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Review: Sorghum & Salt

I’ll save you the Google search. Sorghum is a drought-tolerant grain commonly processed into either sweet sticky molasses syrup or ethanol…quite the range! Apparently it’s cheaper to make ethanol from sorghum than corn so I imagine we will be hearing more about sorghum in the future. I am equally certain we will be hearing more about Charleston’s month-old restaurant Sorghum & Salt.

Chef Tres Jackson must have crazy wild dreams because I am not sure how else he could come up with his menu’s amazing flavor combinations. I usually like to do a little pre-planning before going to a new restaurant by reviewing the menu. But Chef Jackson’s menu demanded more than just a peek. There were all sorts of new Scrabble-worthy words.

Mizuna: an Asian lettuce with crisp green leaves

Shiso: another Asian lettuce that kind of tastes like basil

Garganelli: tubular pasta

Cremeux: dense pudding

Financier: almond cake

This is a menu written by a chef who doesn’t need to come up with clever names for his food. For example, his fried chicken isn’t called “I’m not chicken to order this fried chicken.” It’s called “Crispy Fried Chicken-Fermented Collards-Chili-Sweet Potato-Ginger Honey.” This is also a menu of items screaming to be shared with other adventuresome eaters. Luckily I was there with my husband and our foodie friend, Michelle. Neither one blocks me when they see my fork creeping toward their plates.

The menu is divided into Gardens & Grains, Meat and Fish, Larger Plates and Dessert. While we studied the menu to make our final decisions, we ordered the bread service which was a sharable loaf of brown sugar bread with pork butter. Yes, Chef Jackson combined pork with butter…which may make him eligible for sainthood. Then we each picked two items for our dinners and three different desserts.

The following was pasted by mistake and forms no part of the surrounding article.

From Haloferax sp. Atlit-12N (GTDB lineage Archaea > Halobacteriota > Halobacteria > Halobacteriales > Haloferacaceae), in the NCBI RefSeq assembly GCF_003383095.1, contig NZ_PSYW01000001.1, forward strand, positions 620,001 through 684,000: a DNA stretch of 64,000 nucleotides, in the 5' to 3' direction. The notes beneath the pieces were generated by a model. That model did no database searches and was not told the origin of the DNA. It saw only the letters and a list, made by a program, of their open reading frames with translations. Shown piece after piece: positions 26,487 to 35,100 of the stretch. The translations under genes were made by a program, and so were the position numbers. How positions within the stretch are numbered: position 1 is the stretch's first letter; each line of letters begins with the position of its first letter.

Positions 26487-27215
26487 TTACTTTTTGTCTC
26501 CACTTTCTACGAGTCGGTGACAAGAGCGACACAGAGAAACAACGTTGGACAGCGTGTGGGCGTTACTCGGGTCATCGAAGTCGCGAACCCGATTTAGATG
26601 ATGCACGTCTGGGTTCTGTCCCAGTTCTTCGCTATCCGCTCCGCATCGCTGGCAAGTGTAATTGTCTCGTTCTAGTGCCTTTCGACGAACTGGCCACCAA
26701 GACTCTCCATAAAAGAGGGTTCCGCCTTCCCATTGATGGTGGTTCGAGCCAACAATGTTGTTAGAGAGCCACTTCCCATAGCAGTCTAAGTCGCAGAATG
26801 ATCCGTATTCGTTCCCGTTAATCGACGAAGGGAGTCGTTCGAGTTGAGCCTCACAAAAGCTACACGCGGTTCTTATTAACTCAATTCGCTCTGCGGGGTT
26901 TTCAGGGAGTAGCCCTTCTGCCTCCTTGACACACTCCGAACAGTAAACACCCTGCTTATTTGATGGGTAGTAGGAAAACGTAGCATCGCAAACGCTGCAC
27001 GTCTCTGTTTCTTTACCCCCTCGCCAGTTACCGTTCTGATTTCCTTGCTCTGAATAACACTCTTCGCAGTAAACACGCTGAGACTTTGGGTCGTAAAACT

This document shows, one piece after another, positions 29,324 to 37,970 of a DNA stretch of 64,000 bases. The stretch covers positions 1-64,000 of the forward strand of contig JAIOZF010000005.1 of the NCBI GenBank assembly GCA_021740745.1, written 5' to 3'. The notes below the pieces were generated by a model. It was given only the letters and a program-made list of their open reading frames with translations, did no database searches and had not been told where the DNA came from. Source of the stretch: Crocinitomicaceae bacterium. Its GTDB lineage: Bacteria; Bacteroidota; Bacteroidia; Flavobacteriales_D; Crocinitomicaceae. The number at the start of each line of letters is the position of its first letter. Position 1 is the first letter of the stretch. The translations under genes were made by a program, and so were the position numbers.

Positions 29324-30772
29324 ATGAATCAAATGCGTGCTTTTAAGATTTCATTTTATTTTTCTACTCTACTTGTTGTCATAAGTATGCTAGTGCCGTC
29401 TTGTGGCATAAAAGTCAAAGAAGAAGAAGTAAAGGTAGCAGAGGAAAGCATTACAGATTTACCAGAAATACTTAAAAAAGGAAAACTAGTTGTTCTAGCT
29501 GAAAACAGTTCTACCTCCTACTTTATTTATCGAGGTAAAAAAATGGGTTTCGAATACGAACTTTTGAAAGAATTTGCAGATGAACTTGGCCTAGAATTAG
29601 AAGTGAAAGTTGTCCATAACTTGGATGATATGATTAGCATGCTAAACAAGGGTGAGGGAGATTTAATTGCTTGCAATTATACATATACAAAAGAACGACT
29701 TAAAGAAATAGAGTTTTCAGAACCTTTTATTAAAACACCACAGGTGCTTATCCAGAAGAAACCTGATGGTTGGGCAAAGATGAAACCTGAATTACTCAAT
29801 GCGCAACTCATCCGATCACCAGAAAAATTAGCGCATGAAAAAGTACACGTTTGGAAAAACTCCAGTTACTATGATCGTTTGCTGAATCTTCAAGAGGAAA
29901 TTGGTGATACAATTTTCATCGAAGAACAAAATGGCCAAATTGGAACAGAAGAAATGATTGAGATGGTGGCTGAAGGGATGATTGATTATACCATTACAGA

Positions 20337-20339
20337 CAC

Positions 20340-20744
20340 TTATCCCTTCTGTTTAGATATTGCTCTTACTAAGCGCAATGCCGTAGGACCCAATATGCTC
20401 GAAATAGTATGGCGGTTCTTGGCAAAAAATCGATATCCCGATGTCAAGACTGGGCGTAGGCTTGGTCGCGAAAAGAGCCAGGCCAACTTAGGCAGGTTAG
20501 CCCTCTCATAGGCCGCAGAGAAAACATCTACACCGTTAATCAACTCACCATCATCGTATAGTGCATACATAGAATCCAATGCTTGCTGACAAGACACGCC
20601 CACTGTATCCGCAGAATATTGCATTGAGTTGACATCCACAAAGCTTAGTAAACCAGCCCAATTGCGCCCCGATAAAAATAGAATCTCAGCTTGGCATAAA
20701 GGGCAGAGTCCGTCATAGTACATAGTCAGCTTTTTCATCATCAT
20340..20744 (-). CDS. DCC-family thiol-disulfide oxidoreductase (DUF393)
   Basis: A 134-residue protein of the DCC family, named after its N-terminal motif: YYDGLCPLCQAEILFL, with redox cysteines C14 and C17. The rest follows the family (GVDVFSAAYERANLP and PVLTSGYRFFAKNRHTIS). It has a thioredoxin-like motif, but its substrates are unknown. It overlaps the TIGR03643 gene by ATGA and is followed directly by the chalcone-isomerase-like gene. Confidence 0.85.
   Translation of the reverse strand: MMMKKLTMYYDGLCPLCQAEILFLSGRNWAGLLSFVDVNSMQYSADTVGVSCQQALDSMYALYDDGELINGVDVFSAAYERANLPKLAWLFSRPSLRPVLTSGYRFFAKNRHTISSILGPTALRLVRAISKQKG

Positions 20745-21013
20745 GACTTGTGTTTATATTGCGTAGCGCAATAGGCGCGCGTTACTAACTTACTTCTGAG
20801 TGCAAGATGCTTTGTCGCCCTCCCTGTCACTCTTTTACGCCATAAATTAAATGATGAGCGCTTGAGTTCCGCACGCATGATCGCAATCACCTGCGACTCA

Crispy Brussels sprouts, root vegetable bolognese and cured steelhead trout started off our meal. The order-again winner here were the Brussels sprouts. The cooking time on these must be measured in seconds because just a few more seconds and they would have tasted burnt. Instead, every bite had a crunch of smokiness  complemented with some feta and local buttermilk. (As an aside, I always appreciate when a menu correctly lists the vegetable as Brussels sprouts rather than the incorrect Brussel sprouts.)

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Brussels sprouts, bolognese and trout…oh my

Next up were the panzanella, a smoked carrot and lamb ragu and the aforementioned fried chicken. Now fried chicken would be the last thing I would order from this innovative menu but thankfully my husband ordered it. It was hands-down the best bite of the table. It was the true trifecta of good fried chicken: sweetness from local honey, heat from the chili and juicy, perfectly cooked boneless chicken. No remorse over leaving a tasty morsel trapped on the bone. The whole, golden, crispy, sweet/hot delicacy was devourable. The panzanella was definitely not your traditional Italian bread cubes-tomato type panzanella. It was a little on the fancy food spectrum but it was fun to try different flavor forkful combinations with the creamy ricotta, the sweet bread cubes and different types of lettuces. The ragu was a very rich dish and the serving was huge for something that wasn’t on the “Larger Plates” section of the menu.

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Panzanella